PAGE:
According to the Canadian Anti-Fraud Centre (CAFC), in the last year, Canadians have lost more than $163 million to various scams, with 33,000 reports filed to the agency.
At least 15 different types of scams resulted in a collective loss of more than $1 million for the victims.
Between Jan. 1 and Sept. 30, the scam with the highest dollar loss was investment scams, which had 1,145 victims in that time, whose losses added up to more than $61.5 million. That makes for an average per person loss of almost $54,000.
The second most costly scam was “romance,” which scammed 671 Canadians out of around $32 million in total, or around $48,000 per person on average. In these scenarios, a scammer will convince their target to enter into a romantic relationship with them with the end goal of winning their trust and using that trust to ask for money or entice the target into a fake business venture or to invest in something.
Phishing and extortion
Spear phishing and extortion make up the third and fourth most expensive scams for victims respectively, with spear phishing since January costing 572 Canadians $21 million, and extortion costing 1,630 Canadians $11 million.
When looking at the scams that rack up the highest number of victims, instead of the highest amount of money lost, the picture shifts.
Personal information scams
The type of scam with the highest number of victims was scams involving “personal info,” with 3,060 victims. The CACF didn’t assign this a dollar value because in these types of scams, the goal is to collect information on a person, not scam them out of their money right away. That information could then be used for identity fraud, according to CACF’s website.
Personal info scams were also the second highest reported, with 4,549 reports, just behind the 5,741 reports of extortion.
The scam with the second highest number of victims was “merchandise,” with 2,222 victims who lost a combined $4.6 million. These types of scams frequently involve fake ads selling fraudulent products, or legitimate sellers being tricked into sending the product without receiving payment. According to CACF’s website, there are three common tactics involved when scammers target vendors. In one scam, the victim receives a notification that a payment is on its way, but needs a tracking number to unlock it, prompting the seller to send the item to produce a tracking number, only to receive no payment. In another, the scammer claims they have account problems and trick the seller into sending funds they promise to reimburse, which they do not. The third scam is when a scammer overpays and then asks for the excess funds to be sent back to them, after which it becomes clear that the original payment was fraudulent.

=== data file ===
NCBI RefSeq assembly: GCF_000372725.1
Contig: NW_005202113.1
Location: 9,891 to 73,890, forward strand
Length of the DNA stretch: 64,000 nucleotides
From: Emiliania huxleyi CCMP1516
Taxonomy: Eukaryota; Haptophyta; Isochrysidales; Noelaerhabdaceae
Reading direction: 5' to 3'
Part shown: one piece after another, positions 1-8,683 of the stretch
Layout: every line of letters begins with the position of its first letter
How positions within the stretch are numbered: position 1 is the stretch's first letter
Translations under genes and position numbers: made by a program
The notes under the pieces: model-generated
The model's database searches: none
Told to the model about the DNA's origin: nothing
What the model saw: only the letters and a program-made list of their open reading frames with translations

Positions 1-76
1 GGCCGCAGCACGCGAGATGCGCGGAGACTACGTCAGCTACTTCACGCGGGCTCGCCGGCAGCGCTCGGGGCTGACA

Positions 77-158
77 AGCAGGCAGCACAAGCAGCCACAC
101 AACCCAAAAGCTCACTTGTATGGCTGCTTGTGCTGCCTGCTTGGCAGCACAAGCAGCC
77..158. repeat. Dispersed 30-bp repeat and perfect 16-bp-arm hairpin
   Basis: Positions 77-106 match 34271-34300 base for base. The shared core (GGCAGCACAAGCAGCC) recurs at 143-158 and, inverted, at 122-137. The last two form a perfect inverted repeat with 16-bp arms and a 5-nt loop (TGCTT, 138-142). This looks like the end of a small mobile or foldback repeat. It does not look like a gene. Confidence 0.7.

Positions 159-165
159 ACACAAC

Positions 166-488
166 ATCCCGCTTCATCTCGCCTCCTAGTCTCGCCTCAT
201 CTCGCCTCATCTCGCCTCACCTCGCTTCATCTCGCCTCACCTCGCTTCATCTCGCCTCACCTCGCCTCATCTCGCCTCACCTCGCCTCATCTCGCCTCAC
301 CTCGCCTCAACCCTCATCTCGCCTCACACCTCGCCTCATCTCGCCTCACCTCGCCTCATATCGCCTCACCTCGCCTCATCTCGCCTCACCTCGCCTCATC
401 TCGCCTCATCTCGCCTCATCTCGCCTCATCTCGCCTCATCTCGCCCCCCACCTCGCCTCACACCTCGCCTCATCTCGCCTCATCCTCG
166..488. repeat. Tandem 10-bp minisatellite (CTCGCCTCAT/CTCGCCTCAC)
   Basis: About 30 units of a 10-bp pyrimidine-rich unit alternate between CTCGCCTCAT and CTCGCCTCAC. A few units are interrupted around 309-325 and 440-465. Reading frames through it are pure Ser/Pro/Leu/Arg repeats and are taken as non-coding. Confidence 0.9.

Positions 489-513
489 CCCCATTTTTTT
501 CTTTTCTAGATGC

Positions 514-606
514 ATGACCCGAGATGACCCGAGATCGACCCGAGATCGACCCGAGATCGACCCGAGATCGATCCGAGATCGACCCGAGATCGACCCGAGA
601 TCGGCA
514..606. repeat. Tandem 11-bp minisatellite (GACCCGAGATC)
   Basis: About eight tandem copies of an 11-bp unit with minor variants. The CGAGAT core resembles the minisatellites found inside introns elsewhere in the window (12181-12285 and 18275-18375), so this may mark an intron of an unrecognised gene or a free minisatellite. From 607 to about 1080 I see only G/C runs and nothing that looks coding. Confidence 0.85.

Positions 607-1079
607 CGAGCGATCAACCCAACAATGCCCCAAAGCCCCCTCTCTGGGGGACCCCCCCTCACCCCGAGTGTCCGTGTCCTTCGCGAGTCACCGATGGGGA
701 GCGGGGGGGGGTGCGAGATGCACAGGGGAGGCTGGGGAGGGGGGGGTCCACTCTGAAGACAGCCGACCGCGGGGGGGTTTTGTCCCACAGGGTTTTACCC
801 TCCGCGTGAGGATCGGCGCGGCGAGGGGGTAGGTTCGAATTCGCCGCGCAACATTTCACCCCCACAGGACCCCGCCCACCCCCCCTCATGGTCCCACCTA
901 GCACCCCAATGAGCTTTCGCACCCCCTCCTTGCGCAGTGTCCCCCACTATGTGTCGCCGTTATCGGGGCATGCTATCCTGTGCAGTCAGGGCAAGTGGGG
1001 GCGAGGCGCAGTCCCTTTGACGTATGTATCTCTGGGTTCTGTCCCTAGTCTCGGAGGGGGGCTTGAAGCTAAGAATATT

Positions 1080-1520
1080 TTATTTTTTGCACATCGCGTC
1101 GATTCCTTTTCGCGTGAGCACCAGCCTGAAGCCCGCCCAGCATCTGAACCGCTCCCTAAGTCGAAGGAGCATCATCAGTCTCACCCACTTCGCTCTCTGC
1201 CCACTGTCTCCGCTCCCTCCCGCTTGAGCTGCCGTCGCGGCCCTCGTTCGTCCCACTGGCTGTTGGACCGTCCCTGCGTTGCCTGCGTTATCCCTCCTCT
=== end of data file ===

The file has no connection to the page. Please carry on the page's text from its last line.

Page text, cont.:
Among the rarest scams are issuing a fraudulent cheque, which two Canadians fell victim to, resulting in a combined $17,738 loss. Two Canadians also lost a combined $346,737 due to a “gems/precious metals” scam, while only one Canadian was the victim of a scam letter purporting to be from Nigeria, which resulted in them losing more than $13,000.
The CACF has a few tactics for avoiding scams. One is to be wary of high-pressure sales tactics, which push you to sign up for something, buy something or send a person money immediately. Another is to be wary of upfront fees when receiving something that is a prize.
You should always do your research to verify that an organization is real and legitimate before sending money to one. If a scammer who calls says that a family member is in trouble, confirm with another family member to clarify the situation. And don’t give out personal information such as your address, social insurance number or credit card number to an unsolicited caller.